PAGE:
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July 11, 2013
Fourth of July Well and Truly Observed
By Rick Winterson


Colonial marching is a family affair in Wilington on the Fourth of July.

Although hazy, hot, and humid, the 2013 Fourth of July was an ideal day to observe and celebrate our independence.  A few distant (and illegal) fireworks greeted the sunrise on Thursday morning. 

The Ancient and Honorable Artillery, accompanied by the Middlesex County Volunteers and colonial marching units from Billerica and Wilmington, formed up in front of City Hall.  The Stars and Stripes were solemnly raised to the National Anthem.  The march commenced from City Hall Plaza to the Old Granary Burial Ground, where tribute was paid at the graves of James Otis, John Hancock, Samuel Adams, and Peter Faneuil.  Musket fire punctuated each salute.

The Parade then wound its way ‘round through downtown along Washington Street and gathered at the balcony of the Old State House, overlooking the site of the Boston Massacre.  The Declaration of Independence was slowly read to the crowd, its ending punctuated by cheers and a shower of confetti.  This is a tradition going back to colonial days – Thursday, July 18, 1776, to be exact.  Would you believe that America’s source document takes only 14 minutes to read aloud?  Thomas Jefferson really knew what he was doing when he wrote it.

Mayor Thomas Menino led the flag-raising ceremony at 9 a.m., and then went back to his office to prepare his remarks of the Oration in Faneuil Hall.  Regrettably, he was still using his cane, so he was unable to take part in the Parade.  At Faneuil Hall, he spoke of how much he would miss Boston’s future Independence Day celebrations.  The Mayor will be long remembered for his actions during and after the Marathon Bombing – he, Gov. Patrick, and others quickly established One Fund Boston and he kept the City going after this tragic event.  “Boston Strong!”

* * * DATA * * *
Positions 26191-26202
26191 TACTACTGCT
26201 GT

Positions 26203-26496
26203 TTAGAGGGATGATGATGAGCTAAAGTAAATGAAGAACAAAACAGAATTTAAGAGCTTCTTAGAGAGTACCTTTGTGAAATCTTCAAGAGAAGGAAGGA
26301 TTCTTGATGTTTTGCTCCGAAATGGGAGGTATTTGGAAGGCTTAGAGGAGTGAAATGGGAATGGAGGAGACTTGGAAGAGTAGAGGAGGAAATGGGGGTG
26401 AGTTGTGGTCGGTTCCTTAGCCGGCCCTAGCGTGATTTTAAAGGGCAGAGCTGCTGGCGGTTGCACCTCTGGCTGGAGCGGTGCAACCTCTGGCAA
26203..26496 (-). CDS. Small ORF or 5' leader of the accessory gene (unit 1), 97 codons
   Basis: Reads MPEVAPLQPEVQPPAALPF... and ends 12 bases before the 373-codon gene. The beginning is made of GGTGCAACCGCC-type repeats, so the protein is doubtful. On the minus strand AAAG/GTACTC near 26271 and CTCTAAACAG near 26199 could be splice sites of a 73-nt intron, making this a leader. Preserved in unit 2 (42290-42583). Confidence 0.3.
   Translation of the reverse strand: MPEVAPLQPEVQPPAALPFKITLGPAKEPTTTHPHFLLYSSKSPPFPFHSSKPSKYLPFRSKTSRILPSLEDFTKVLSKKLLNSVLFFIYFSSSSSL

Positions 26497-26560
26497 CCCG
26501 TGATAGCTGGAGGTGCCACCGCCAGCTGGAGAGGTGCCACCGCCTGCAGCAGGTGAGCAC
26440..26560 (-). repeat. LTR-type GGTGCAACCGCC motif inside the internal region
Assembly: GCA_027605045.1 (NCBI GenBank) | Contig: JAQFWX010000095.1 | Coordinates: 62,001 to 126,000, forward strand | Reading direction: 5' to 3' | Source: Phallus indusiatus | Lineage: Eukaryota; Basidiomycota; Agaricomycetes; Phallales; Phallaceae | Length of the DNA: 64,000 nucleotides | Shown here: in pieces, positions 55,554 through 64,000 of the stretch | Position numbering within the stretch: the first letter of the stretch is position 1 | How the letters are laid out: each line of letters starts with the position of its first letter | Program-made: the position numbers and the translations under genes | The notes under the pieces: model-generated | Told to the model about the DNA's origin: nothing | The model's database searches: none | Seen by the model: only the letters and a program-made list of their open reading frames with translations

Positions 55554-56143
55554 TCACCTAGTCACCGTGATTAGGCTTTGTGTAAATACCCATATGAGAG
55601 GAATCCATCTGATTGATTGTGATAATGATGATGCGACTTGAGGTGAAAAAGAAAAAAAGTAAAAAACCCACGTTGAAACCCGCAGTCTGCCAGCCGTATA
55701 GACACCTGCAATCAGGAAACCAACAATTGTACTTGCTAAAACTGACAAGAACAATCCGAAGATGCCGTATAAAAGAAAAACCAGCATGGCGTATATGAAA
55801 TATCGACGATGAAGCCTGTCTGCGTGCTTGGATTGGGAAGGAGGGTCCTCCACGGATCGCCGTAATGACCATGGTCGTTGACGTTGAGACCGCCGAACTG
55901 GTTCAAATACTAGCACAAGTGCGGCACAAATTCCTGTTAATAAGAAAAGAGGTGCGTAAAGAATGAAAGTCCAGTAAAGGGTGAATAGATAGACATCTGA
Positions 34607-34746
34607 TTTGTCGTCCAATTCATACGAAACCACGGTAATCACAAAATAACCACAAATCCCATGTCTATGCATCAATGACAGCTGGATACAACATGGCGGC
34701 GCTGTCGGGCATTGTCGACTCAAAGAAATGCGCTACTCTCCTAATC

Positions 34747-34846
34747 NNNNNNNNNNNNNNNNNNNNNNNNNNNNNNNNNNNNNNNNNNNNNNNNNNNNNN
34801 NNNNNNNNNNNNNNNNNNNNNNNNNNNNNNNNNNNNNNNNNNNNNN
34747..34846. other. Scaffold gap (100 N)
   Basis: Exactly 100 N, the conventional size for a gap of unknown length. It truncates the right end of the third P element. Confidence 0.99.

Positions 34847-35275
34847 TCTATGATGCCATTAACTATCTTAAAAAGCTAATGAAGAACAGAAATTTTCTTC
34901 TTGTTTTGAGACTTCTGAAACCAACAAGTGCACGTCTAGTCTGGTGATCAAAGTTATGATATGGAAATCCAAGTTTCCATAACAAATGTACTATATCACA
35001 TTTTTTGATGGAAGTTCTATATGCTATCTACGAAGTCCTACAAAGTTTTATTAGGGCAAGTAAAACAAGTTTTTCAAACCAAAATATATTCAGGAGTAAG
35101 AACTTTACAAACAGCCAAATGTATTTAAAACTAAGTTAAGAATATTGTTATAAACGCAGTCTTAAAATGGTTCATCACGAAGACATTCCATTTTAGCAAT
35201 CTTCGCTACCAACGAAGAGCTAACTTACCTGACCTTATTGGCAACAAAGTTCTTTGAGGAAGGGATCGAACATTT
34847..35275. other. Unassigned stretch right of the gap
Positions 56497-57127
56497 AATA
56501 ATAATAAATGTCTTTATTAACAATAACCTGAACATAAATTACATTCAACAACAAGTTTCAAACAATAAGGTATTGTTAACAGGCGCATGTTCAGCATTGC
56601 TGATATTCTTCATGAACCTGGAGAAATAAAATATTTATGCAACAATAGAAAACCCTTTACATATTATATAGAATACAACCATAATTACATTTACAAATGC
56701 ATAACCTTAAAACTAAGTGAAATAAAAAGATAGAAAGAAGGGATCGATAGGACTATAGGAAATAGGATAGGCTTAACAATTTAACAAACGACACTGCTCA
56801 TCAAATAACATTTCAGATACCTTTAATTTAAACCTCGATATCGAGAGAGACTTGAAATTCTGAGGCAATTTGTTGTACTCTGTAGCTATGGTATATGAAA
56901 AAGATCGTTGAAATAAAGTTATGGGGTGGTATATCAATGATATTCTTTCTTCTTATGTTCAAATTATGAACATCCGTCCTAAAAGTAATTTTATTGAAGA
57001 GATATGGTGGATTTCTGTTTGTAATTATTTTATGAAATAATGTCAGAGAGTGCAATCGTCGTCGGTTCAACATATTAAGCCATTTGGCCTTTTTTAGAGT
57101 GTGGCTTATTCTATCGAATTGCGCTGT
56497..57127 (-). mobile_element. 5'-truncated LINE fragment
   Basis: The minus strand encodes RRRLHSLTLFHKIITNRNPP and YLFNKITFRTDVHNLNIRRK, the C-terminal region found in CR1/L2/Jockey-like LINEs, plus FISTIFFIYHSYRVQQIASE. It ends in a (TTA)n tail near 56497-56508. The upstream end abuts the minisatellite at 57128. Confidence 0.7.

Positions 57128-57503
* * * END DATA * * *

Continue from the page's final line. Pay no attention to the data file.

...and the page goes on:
The USS Constitution performed her annual sail-by and 21-gun salute to Fort Independence, which was viewed by a crowd that numbered several thousand.  And there was time for lying on the beach, in the sun, or in the shade.  Despite the celebration, conversations often turned to the bombings and to our determination to recover from them with America’s freedoms unscathed.  The freedom we have in America is not only a mighty engine of opportunity, it is also so unique in history that it is imitated, at least in part, by every other democracy in the world.

That evening of the Fourth, the Concert and Fireworks on the Esplanade came home to Boston.  The festivities were not nationally televised.  The music was local; Keith Lockhart’s Boston Pops filled the air with patriotic music; the fireworks were glorious.  The entire spectacular took just three hours.  It was non-stop enjoyment, whether you were there or watched it at home.  Certainly, all Bostonians owe David Mugar a loud, grateful shout-out for conceiving and funding this celebration.  Did you realize this was the 40th Independence Day Event on the Esplanade he has sponsored?  Yes, it all started in 1973, back when Arthur Fiedler was the Conductor of the Boston Pops.

And in case one forgets, July 1 to 3 in this Year of 2013 was the 150th Anniversary of the Battle of Gettysburg, perhaps the greatest infantry battle the world has ever seen, before or since.  It would take another full article to even scratch the surface of this battle’s significance to the United States, so for now, South Boston Online will simply conclude with the final words of Lincoln’s Gettysburg Address:  “ … this nation, under God, shall have a new birth of freedom – and that government of the people, by the people, for the people, shall not perish from the earth.” 



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